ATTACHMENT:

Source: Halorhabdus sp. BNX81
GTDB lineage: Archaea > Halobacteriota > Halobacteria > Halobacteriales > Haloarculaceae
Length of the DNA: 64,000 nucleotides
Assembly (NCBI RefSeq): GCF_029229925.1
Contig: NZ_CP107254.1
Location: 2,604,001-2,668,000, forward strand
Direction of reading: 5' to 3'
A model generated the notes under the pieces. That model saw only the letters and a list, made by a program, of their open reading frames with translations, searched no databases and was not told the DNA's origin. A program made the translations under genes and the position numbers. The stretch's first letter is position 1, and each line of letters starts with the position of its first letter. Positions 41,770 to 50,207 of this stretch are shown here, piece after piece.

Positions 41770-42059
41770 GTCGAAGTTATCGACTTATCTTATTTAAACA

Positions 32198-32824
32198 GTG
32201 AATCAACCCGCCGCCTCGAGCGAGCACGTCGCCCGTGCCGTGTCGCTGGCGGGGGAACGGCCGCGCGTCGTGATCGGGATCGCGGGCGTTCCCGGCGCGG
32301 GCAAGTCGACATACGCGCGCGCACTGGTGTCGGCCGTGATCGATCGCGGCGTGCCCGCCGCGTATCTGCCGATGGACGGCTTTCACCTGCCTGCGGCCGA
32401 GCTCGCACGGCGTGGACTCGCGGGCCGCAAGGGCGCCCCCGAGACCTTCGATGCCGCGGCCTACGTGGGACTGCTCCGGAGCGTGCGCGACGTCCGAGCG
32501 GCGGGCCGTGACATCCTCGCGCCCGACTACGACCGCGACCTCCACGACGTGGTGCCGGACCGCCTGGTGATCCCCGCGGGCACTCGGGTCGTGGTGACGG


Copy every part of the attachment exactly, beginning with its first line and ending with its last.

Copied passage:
Source: Halorhabdus sp. BNX81
GTDB lineage: Archaea > Halobacteriota > Halobacteria > Halobacteriales > Haloarculaceae
Length of the DNA: 64,000 nucleotides
Assembly (NCBI RefSeq): GCF_029229925.1
Contig: NZ_CP107254.1
Location: 2,604,001-2,668,000, forward strand
Direction of reading: 5' to 3'
A model generated the notes under the pieces. That model saw only the letters and a list, made by a program, of their open reading frames with translations, searched no databases and was not told the DNA's origin. A program made the translations under genes and the position numbers. The stretch's first letter is position 1, and each line of letters starts with the position of its first letter. Positions 41,770 to 50,207 of this stretch are shown here, piece after piece.

Positions 41770-42059
41770 GTCGAAGTTATCGACTTATCTTATTTAAACA

Positions 32198-32824
32198 GTG
32201 AATCAACCCGCCGCCTCGAGCGAGCACGTCGCCCGTGCCGTGTCGCTGGCGGGGGAACGGCCGCGCGTCGTGATCGGGATCGCGGGCGTTCCCGGCGCGG
32301 GCAAGTCGACATACGCGCGCGCACTGGTGTCGGCCGTGATCGATCGCGGCGTGCCCGCCGCGTATCTGCCGATGGACGGCTTTCACCTGCCTGCGGCCGA
32401 GCTCGCACGGCGTGGACTCGCGGGCCGCAAGGGCGCCCCCGAGACCTTCGATGCCGCGGCCTACGTGGGACTGCTCCGGAGCGTGCGCGACGTCCGAGCG
32501 GCGGGCCGTGACATCCTCGCGCCCGACTACGACCGCGACCTCCACGACGTGGTGCCGGACCGCCTGGTGATCCCCGCGGGCACTCGGGTCGTGGTGACGG